EVERETT — A season of political churn is headed your way.
There’s sure to be an election this year — or four or five — wherever you live in Snohomish County. Who exactly winds up in the mix for these local contests becomes official at week’s end. Candidates have until Friday afternoon to file with the county Auditor’s Office.
“Odd-year elections are more complicated for us because there are so many races and jurisdictions going in the election,” Auditor Carolyn Weikel said.
How many? In all, 188 offices, from county executive and Superior Court judges, to water and hospital districts. Hopefuls for school boards, fire districts and a couple of port commissions also will be hashing it out in different corners of the county.
The primary election is Aug. 6. The top two candidates in each race will advance to the Nov. 5 general election.
Some campaigns got started last year, but others have yet to begin.
Edmonds and Lake Stevens are in line for new mayors, given pending retirements of the incumbents. In Everett and 10 other municipalities, a majority of the council seats will be on the ballot.
At least half of the county posts up for election will install a new person, because term limits prevent the current officeholder from running again.
“A lot of historical knowledge is walking out the door,” said Weikel, one of the term-limited officials.
The race that’s attracted the most interest so far? That would be County Councilman Brian Sullivan’s seat. The Everett Democrat is set to leave that job representing Council District 2 at the end of the year, also because of term limits.
As of Friday, eight people had filed paperwork with the state Public Disclosure Commission to raise money in that race. The district covers Everett, Mukilteo and Tulalip. The likely contenders include sitting elected officials and other political insiders.
Sullivan’s Democratic colleague, Councilwoman Stephanie Wright, will be seeking a third term in District 3, covering the Edmonds, Lynnwood and Woodway areas.
County Executive Dave Somers, Assessor Linda Hjelle and Sheriff Ty Trenary all have announced plans to run for another term. Of those three, Trenary, as of Friday, was the only one with a declared opponent. His challenger is Snohomish County sheriff’s Sgt. Adam Fortney, who has worked in the office for more than 20 years and until recently was the longtime union president for the Snohomish County Deputy Sheriff’s Association.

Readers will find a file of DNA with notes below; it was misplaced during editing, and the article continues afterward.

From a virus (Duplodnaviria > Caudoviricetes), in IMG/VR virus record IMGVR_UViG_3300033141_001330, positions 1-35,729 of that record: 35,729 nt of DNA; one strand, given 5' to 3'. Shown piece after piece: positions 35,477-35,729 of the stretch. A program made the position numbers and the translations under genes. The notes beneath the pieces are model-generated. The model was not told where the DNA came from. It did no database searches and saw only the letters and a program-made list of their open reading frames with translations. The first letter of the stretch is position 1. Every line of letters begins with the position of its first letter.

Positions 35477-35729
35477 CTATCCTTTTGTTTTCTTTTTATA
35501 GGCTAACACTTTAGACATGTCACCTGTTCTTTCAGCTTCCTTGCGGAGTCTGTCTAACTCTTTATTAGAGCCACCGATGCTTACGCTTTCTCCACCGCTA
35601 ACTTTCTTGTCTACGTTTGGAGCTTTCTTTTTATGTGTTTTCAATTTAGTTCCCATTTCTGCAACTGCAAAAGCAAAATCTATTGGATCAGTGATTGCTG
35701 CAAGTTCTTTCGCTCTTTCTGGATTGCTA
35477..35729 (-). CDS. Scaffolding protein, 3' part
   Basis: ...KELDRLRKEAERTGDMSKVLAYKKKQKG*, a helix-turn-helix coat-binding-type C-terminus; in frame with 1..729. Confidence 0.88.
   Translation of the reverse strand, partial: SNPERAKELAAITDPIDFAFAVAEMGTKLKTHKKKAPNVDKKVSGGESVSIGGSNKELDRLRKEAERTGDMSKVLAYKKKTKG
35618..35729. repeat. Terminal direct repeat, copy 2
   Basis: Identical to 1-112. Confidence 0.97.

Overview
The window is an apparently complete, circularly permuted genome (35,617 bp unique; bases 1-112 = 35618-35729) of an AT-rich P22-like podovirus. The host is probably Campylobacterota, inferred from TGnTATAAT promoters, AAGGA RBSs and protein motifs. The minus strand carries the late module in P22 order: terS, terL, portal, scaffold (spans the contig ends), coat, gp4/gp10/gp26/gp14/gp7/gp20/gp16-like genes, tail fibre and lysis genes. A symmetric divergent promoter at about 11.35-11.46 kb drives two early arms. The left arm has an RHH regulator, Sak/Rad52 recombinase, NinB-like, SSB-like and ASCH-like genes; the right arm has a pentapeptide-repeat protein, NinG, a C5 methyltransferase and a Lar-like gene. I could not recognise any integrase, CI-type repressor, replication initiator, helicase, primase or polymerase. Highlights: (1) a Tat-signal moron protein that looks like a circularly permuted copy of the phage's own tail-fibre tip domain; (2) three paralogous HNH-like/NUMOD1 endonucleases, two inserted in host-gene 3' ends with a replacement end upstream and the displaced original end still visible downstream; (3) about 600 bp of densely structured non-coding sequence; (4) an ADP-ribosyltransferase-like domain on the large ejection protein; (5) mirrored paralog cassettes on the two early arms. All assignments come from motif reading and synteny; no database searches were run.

The political makeup of some cities could change in big ways.
In Edmonds, Mayor Dave Earling plans to retire. Councilmembers Mike Nelson and Neil Tibbott have started campaigning to succeed him.
Similarly, Lake Stevens Mayor John Spencer has announced that he’ll step down at the end of the year. Councilmembers Kurt Hilt and Brett Gailey are looking to fill their city’s top job.
Other cities with an independently elected mayor up for election this year are Arlington, Marysville and Sultan, plus the town of Darrington.
Four of seven council seats will be on the ballot in Brier, Edmonds, Everett, Lynnwood, Mountlake Terrace, Mukilteo, Stanwood, Sultan and Woodway.
In Mill Creek, five of seven council seats will get voted on, and in Darrington, four of five council seats are up for grabs.
Two of three spots on the Everett Port Commission are up; and two of five at the Port of Edmonds.
Online filing starts at 9 a.m. Monday and lasts until 4 p.m. Friday. In-person filing is available from 9 a.m. to 5 p.m. each day this week.
To file for office, an individual must be a registered voter.
Positions may have additional residency requirements, a minimum age or a filing fee, according to the auditor’s office.
A complete list of offices up for election can be found at www.snoco.org/elections.